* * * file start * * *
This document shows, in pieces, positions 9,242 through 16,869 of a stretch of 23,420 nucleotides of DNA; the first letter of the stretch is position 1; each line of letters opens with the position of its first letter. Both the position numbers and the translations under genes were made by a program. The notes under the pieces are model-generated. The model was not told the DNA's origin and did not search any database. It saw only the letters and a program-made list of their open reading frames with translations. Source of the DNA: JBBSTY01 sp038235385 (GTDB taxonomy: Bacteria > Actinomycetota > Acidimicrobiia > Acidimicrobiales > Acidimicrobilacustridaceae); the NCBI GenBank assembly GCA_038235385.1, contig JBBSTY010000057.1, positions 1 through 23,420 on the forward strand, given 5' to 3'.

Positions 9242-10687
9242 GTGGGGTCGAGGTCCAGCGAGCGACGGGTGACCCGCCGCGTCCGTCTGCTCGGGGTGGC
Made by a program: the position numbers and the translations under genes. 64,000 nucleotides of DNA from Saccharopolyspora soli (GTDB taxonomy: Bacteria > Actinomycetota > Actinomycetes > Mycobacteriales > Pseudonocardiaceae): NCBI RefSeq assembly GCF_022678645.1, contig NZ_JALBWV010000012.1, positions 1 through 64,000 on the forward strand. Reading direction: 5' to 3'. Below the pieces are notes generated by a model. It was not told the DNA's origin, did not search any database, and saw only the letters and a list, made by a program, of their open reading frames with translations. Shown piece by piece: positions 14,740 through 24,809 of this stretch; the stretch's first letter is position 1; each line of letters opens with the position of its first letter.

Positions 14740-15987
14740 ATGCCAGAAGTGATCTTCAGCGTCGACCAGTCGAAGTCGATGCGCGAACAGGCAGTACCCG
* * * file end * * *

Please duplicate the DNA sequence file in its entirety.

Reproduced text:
This document shows, in pieces, positions 9,242 through 16,869 of a stretch of 23,420 nucleotides of DNA; the first letter of the stretch is position 1; each line of letters opens with the position of its first letter. Both the position numbers and the translations under genes were made by a program. The notes under the pieces are model-generated. The model was not told the DNA's origin and did not search any database. It saw only the letters and a program-made list of their open reading frames with translations. Source of the DNA: JBBSTY01 sp038235385 (GTDB taxonomy: Bacteria > Actinomycetota > Acidimicrobiia > Acidimicrobiales > Acidimicrobilacustridaceae); the NCBI GenBank assembly GCA_038235385.1, contig JBBSTY010000057.1, positions 1 through 23,420 on the forward strand, given 5' to 3'.

Positions 9242-10687
9242 GTGGGGTCGAGGTCCAGCGAGCGACGGGTGACCCGCCGCGTCCGTCTGCTCGGGGTGGC
Made by a program: the position numbers and the translations under genes. 64,000 nucleotides of DNA from Saccharopolyspora soli (GTDB taxonomy: Bacteria > Actinomycetota > Actinomycetes > Mycobacteriales > Pseudonocardiaceae): NCBI RefSeq assembly GCF_022678645.1, contig NZ_JALBWV010000012.1, positions 1 through 64,000 on the forward strand. Reading direction: 5' to 3'. Below the pieces are notes generated by a model. It was not told the DNA's origin, did not search any database, and saw only the letters and a list, made by a program, of their open reading frames with translations. Shown piece by piece: positions 14,740 through 24,809 of this stretch; the stretch's first letter is position 1; each line of letters opens with the position of its first letter.

Positions 14740-15987
14740 ATGCCAGAAGTGATCTTCAGCGTCGACCAGTCGAAGTCGATGCGCGAACAGGCAGTACCCG